The following factors may be used to determine when a child exits from dyslexia intervention: (1) completion of curriculum; (2) student demonstrating success in grade level material: (3) passing STAAR; (4) recommendation by the dyslexia teacher; (5) parent request; (6) moved from FISD; and (7) lack of appropriate progress within the dyslexia curriculum.

Campus dyslexia teachers track students who have exited the dyslexia program for a period of time. Tracking is a way to support teachers and students within the classroom setting. This tracking can look different for each student depending on the student’s needs. Tracking can take the form of checking the student’s grades each six/nine weeks, talking to classroom teacher(s) and/or meeting with the individual student informally, etc.

A dyslexia teacher is available to support students on middle school and high school campuses. Students are enrolled in a dyslexia class that is scheduled within the regular school day and is different from the regular reading/language arts curriculum. Dyslexia teachers are encouraged to use their expertise to deliver instruction designed to help students transition their learned skills into regular education classes. Therefore, dyslexia instruction may look different from that which is provided at the elementary campuses. For example, distance learning is the service model used at applicable middle schools for students in year two and mid-year two of the dyslexia program. Distance learning utilizes technology to deliver instruction to students on multiple campuses by a trained dyslexia teacher. A primary goal of dyslexia intervention is to promote independent problem solving behavior. Reinforcement of such behavior during daily dyslexia classes helps the student transition this into his/her other regular education curriculum.

For students in grades K-5th who struggle with reading and writing, there are interventions that might be available outside of the classroom environment. For example, students may receive additional help through prescriptive tutoring or Leveled Literacy Instruction. Accelerated reading instruction and tutoring are possibilities for students who are experiencing difficulty within the general classroom setting. Decisions to participate in these interventions are made when students demonstrate an educational need.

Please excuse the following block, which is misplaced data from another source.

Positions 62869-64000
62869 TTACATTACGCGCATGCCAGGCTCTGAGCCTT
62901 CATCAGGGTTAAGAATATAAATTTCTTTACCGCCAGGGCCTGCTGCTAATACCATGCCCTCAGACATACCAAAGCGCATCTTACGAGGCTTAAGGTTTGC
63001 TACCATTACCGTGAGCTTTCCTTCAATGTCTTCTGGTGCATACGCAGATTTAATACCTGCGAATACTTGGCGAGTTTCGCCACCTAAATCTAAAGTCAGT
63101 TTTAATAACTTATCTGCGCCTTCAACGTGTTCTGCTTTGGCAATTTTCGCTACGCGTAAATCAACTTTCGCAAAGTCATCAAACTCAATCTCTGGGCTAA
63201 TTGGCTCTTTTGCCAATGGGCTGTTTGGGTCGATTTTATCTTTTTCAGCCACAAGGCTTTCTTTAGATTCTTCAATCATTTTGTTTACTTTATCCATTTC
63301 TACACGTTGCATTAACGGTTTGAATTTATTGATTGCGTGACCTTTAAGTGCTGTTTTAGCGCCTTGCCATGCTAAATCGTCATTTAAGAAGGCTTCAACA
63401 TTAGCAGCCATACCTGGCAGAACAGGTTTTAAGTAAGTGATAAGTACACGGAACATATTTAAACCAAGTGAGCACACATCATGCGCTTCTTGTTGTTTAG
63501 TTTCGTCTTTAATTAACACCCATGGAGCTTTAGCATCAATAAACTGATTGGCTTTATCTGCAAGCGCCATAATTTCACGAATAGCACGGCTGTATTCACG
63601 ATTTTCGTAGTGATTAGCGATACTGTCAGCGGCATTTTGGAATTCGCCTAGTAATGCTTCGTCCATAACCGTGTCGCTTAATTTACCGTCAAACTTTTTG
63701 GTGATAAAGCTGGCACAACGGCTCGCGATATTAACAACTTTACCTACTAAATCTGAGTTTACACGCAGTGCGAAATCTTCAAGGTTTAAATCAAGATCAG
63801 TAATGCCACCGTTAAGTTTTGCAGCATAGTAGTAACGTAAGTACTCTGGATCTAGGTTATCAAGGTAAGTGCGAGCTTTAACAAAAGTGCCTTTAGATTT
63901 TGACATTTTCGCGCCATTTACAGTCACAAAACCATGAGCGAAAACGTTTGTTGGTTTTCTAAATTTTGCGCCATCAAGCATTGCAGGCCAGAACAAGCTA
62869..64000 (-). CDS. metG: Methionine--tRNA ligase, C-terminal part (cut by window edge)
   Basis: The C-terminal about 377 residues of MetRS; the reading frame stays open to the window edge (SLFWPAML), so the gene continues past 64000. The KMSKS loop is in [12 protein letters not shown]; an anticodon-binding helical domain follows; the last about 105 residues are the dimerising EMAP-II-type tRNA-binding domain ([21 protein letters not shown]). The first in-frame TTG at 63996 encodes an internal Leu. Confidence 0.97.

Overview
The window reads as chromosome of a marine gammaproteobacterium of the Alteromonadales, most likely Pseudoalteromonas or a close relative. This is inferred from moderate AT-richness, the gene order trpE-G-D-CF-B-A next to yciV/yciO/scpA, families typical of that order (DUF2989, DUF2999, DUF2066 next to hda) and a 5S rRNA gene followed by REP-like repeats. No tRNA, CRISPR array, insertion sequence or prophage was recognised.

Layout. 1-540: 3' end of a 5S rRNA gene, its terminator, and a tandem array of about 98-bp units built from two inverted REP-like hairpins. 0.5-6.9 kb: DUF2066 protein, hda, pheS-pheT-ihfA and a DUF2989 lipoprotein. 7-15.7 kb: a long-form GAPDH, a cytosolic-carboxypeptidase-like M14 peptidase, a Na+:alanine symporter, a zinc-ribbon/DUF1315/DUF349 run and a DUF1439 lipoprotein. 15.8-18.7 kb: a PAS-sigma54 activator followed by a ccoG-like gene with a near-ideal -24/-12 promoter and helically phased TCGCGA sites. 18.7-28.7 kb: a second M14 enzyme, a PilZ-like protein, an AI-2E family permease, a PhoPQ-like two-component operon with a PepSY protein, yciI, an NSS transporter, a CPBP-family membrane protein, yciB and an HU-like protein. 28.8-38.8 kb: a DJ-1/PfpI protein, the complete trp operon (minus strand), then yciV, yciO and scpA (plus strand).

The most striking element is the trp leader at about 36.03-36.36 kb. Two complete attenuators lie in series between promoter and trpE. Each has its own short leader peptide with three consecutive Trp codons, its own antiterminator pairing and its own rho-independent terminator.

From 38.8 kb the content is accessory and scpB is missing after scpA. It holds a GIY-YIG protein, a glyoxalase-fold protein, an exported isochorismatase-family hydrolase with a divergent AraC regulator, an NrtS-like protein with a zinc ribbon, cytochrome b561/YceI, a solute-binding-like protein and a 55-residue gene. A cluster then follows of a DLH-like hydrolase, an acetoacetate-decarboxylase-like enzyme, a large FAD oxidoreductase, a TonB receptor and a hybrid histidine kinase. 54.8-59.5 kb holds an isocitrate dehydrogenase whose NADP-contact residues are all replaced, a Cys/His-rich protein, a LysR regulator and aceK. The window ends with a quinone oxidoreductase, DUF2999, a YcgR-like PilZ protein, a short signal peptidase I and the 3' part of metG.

A teacher who has received extensive training in an alphabetic multi-sensory program will provide the curriculum for students.

Contact the campus dyslexia teacher before/after school or during his/her conference period. Call the campus office to find out when the teacher is available within the school day for questions concerning the dyslexia program.

All prior educational history including any previous interventions, assessment results, and past grade level performance information are collected upon a student’s enrollment in FISD. That information is reviewed to evaluate what, if any, additional information might be needed in order to make an appropriate decision concerning student placement. The student’s educational need will determine any program intervention.

FISD offers several interventions to support student success. Whenever children are placed into these interventions, it is done so with multiple considerations in mind: (1) what will benefit the child, and (2) what intervention is offered that will be delivered in the least restrictive environment.

Your child’s dyslexia teacher will arrange for parent conferences as necessary to discuss your child’s progress within the dyslexia curriculum. Parents can request a conference as well. Conferences will usually be scheduled before/after the school day or during the teacher’s daily planning period. In addition to conferences, a district-wide parent meeting is held during the year. This meeting will focus on various topics surrounding dyslexia that can help parents learn more about their child’s learning disability and how to help support their child both at school and in the home environment. Letters, flyers posted on campuses, and the FISD website are avenues through which upcoming district/campus meetings are distributed.

Upon entry into the dyslexia program, parents will receive a Dyslexia Parent Handbook from the child’s dyslexia teacher. This handbook is designed to offer parents information about dyslexia as well as tips and suggestions for creating a positive home reading environment. In addition, a selected reading list for parents and children as well as a list of web resources is included. There are numerous ways parents may participate in daily support of their child’s dyslexia program. Providing a safe, risk-free environment at home can eliminate anxiety that a child might experience when homework is being completed. Consistency in completion of daily homework, building your child’s self-esteem by supporting daily learning, and helping to establish an independent attitude will benefit your child not only during dyslexia intervention but also throughout his/her life as he/she learns how to be a successful learner.